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    I had to make this wooden jig for the first one I rewound. It's come in handy many times since, even for other types of pickups.
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    Attached Files:

  2. cooljuk

    cooljuk Transducer Producer Premium Member MLP Vendor

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    One of the things that I've always found "industrially beautiful" is the tiger striping on the casings of the Centralab pots. It's from drawing the metal into shape over a die, I'm most certain. I love it!

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  3. cooljuk

    cooljuk Transducer Producer Premium Member MLP Vendor

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    1968 Les Paul Custom on the bench...

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    Jer, Kris Ford, RAG7890 and 3 others like this.
  4. cooljuk

    cooljuk Transducer Producer Premium Member MLP Vendor

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    Everybody loves a 1959 PAF, right?

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  5. cooljuk

    cooljuk Transducer Producer Premium Member MLP Vendor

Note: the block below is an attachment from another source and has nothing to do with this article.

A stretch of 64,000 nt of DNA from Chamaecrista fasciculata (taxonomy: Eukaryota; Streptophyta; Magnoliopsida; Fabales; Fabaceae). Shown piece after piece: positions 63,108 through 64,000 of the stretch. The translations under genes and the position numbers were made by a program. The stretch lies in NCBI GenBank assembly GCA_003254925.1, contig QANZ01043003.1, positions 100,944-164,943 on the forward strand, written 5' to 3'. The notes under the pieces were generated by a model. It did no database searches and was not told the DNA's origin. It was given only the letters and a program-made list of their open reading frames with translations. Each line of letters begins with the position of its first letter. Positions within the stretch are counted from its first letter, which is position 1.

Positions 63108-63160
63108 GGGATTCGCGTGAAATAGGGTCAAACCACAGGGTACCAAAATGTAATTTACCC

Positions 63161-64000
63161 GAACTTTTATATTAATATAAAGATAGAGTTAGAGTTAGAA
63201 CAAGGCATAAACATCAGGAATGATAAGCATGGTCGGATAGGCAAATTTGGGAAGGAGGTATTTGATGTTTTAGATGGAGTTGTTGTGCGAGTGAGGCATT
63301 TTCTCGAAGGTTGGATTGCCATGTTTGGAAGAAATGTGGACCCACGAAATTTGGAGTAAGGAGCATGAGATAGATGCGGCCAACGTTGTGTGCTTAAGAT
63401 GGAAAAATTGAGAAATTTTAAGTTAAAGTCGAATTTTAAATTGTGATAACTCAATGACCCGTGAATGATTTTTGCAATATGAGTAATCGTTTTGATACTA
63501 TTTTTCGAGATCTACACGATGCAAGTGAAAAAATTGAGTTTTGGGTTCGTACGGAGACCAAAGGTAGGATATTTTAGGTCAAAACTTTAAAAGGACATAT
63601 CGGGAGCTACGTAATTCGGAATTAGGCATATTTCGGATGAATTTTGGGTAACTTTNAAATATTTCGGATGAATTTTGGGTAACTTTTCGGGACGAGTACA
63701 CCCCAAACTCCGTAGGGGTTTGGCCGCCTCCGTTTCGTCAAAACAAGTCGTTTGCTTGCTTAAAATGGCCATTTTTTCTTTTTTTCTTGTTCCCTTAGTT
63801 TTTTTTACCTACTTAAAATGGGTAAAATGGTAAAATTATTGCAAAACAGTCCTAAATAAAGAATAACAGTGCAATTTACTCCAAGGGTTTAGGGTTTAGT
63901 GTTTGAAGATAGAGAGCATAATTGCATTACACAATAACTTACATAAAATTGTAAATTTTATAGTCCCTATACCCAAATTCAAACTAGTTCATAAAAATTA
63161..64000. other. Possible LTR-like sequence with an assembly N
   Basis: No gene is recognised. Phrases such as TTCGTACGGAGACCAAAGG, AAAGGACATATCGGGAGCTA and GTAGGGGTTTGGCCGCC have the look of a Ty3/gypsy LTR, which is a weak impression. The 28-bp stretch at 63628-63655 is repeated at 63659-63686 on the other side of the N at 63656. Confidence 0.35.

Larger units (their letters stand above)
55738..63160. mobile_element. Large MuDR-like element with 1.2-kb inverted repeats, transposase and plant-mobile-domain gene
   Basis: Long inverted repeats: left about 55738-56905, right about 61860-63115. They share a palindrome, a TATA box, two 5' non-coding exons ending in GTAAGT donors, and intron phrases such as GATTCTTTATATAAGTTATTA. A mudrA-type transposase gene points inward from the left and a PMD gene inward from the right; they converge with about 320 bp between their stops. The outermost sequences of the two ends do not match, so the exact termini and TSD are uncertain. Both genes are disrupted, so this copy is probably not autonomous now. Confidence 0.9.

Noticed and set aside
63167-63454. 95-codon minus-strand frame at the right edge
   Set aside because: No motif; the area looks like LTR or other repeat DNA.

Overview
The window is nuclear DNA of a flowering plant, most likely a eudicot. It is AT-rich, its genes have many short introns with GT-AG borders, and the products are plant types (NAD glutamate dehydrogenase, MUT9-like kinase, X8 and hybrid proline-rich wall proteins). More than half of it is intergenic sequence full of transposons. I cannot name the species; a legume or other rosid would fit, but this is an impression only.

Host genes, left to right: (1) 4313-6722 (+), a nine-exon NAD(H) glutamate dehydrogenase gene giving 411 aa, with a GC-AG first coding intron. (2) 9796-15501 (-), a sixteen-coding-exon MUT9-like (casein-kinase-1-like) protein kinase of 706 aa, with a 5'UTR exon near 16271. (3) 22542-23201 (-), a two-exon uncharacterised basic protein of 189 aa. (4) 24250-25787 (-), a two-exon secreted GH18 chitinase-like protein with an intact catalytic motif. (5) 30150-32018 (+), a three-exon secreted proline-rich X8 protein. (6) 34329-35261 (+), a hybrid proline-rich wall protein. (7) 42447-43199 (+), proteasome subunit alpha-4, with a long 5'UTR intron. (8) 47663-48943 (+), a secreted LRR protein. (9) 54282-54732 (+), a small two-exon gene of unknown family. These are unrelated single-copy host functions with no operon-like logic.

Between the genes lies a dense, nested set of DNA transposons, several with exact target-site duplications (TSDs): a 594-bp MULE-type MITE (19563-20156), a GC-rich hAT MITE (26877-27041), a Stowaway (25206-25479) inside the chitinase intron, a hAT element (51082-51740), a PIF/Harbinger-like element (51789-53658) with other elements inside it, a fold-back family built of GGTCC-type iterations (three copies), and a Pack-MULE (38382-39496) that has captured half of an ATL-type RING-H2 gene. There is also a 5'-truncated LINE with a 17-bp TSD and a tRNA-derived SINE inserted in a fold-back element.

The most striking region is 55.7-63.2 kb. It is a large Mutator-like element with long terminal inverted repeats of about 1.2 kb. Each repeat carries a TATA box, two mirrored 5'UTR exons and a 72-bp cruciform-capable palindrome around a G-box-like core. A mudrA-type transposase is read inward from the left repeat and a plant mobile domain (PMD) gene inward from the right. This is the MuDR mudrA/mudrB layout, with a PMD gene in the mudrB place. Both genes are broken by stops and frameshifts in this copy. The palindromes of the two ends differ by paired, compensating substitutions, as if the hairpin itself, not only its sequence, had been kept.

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    Total restoration of a 1953 Gibson ES-295 dogear P-90s and harness.

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    cleaned it aaaaall.
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    after
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    Wish I had some before photos of the covers and tuning machines. They were naaaaaaaasty. The covers had been painted red!
     
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  6. DavidRamey

    DavidRamey Senior Member

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    Great job James. Looks like NOS.
     
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  7. Kris Ford

    Kris Ford Senior Member

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    I LOVE THIS THREAD!!